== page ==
Quantifying the Beneficial Effects of Exercise on the Brain
Armed with newer, cheaper, and better biotechnologies, researchers can measure ever more of the detailed effects of good health practices such as regular exercise, calorie restriction, and the like. It is possible now to examine the workings of metabolism in any specific part of the body in very great detail, all the way down to the molecular machinery in our cells, see how it changes with age, and see how those changes differ with different lifestyle choices. Or at least this can be done in mice - in humans, more statistical work is required to use today's technology to pull apart the differences between young and old, exercising and sedentary. The option to wait around for sizable portions of a human life span isn't there, after all; science moves faster than that.
Here is an open access paper that measures a little more of the effects of exercise, and along the way provides yet another compelling argument to be someone who exercises rather than someone who sits around growing ever more unfit with each passing year:
Healthy brain aging and cognitive function are promoted by exercise. The benefits of exercise are attributed to several mechanisms, many which highlight its neuroprotective role via actions that enhance neurogenesis, neuronal morphology and/or neurotrophin release. However, the brain is also composed of glial and vascular elements, and comparatively less is known regarding the effects of exercise on these components in the aging brain. Here, we show that aerobic exercise at mid-age [also] counters several well-established glial markers of brain aging. Similarly, we show that age-related changes in neurovascular morphology and function were reduced with exercise.
Thus, our results show that exercise can potentially mitigate progressive age-related changes in several key non-neuronal elements of the brain. Further, we show that these brain processes are still highly responsive to exercise in the midlife age range, consistent with studies showing that cognitive function can benefit from exercise even if initiated at later ages.
It's never to late to start on exercise. In the future, there will be rejuvenation biotechnologies capable of restoring the old to youthful health and vigor by repairing the low-level biological damage that causes aging. This will happen, I assure you - and it will be one of the least of the amazing new things to arrive in the years ahead. But human rejuvenation will almost certainly arrive later that either you or I desire, and until such time as it does become widely available the best things you can do for your own personal future of health and longevity are pretty primitive - lifestyle choices and supporting research and development.
All told, the better you do with the cards you have now, the more likely you are to live to benefit from the future of longevity-enhancing medicine. So do better.
I want to "second" the statement that exercise is important to not only health but longevity. I am not a mouse but a human being. No one has ever guessed my age accurately,consistently guessing me 20-30 years younger than my calendar age. I am now 70 and pass for 40 or 50. I believe this is because I have exercised vigorously and taken supplements for over 40 years. I AM a long-term study proving that exercise and supplementation slow the aging process. My family has not engaged in exercise and taken supplements and has does not seem to have slowed the aging process.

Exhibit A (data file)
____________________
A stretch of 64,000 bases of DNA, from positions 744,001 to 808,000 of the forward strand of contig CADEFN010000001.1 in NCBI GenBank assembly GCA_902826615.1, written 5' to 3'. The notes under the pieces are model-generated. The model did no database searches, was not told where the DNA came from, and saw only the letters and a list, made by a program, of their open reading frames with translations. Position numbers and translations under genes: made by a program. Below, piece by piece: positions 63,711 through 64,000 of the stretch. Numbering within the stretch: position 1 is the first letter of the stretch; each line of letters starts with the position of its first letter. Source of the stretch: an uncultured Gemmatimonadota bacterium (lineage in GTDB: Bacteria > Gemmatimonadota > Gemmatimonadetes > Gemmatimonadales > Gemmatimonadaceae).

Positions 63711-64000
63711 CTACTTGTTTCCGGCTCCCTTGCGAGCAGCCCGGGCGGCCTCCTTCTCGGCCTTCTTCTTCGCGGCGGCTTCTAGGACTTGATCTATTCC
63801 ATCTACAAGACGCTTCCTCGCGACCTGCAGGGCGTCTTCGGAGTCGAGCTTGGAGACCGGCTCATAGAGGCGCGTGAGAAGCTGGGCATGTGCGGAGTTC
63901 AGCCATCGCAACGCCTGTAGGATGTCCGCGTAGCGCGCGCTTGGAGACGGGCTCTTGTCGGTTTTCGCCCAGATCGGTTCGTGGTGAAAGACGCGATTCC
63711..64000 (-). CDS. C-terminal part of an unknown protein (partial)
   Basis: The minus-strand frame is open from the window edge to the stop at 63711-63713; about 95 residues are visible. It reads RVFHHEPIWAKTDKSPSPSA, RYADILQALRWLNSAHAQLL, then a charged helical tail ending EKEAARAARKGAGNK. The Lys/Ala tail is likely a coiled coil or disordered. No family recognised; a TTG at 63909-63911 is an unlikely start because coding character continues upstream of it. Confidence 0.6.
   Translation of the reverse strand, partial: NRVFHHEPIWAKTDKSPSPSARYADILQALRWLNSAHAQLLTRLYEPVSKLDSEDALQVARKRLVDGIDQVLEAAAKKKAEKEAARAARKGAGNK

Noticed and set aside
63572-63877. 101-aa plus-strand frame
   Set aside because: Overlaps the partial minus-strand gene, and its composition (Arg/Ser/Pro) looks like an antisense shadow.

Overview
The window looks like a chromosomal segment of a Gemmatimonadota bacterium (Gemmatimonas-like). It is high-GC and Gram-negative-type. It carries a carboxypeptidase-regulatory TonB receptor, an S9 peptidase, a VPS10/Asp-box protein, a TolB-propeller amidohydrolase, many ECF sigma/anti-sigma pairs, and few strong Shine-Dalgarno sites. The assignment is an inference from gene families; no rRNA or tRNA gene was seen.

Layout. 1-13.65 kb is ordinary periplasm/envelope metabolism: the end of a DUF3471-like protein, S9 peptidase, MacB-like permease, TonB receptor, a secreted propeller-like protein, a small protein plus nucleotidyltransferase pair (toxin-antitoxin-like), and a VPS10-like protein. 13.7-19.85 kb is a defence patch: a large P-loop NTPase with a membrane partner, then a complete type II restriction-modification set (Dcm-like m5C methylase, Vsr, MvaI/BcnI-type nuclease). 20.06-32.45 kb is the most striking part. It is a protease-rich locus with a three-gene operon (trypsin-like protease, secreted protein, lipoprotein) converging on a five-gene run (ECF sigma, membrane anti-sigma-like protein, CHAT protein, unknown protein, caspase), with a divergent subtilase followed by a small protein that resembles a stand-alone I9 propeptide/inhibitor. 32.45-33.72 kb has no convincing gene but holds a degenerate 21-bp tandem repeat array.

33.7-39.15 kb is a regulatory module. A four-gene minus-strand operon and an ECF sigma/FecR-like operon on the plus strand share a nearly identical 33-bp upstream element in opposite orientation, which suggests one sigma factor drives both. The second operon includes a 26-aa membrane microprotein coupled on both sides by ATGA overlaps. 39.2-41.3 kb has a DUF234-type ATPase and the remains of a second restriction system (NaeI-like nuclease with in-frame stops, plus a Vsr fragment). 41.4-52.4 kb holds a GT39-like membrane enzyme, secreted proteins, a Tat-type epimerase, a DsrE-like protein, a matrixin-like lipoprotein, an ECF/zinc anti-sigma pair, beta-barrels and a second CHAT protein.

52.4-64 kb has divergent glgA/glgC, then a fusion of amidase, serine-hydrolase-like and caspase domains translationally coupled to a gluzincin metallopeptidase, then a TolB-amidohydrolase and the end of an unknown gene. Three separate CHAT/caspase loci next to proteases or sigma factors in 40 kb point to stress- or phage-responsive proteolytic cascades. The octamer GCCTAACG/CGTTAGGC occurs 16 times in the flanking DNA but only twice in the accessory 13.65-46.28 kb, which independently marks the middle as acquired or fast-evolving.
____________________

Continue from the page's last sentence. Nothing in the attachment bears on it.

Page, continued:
Physical exercise is a broad term and it matters what kind. Of course any regular exercise is better than none. But the best exercise for the heart is short, intense effort for about thirty seconds followed by a minute and a half of cool-down exercise, repeating the thirty second effort a little more intensely the second round...for up to about 7 such rounds. Dr. Al Sears' PACE program exemplifies this approach. In less than 20 minutes three to five times a week, one can get in excellent cardiovascular shape. Recent studies prove that long-distance running like marathons actually weaken the heart (!) by cutting down stroke volume and shrinking the lungs--paradoxical as that may seem. Marathoners are developing strokes. PACE is safe.
Physical exercise should also include resistance training (weight lifting). The gym is full of primitive mythologies about how to train. I have done body building for 48 years, and I can tell you the myths on how to train have scarcely changed. For example, in any gym, you will see people who want to get stronger and bigger doing literally dozens of repetitions with a weight so light it is ridiculous. The truth is the only way muscles get strong is to exhaust them. The fastest and easiest way to exhaust them is by lifting the heaviest weight possible just one repetition in the strongest range of that body part (a partial rep). The weight has to be heavy enough that the person can only lift it once for 5 seconds and then can't lift it one more second. This system builds strength and size faster than any other method. I refer you to Pete Sisco's Static Contraction Training (SCT). Pete created this system. Strength training is necessary to prevent osteoporosis, spinal stability, agility to prevent falls, maintain testosterone levels in men, with all the brain and other benefits testosterone confers.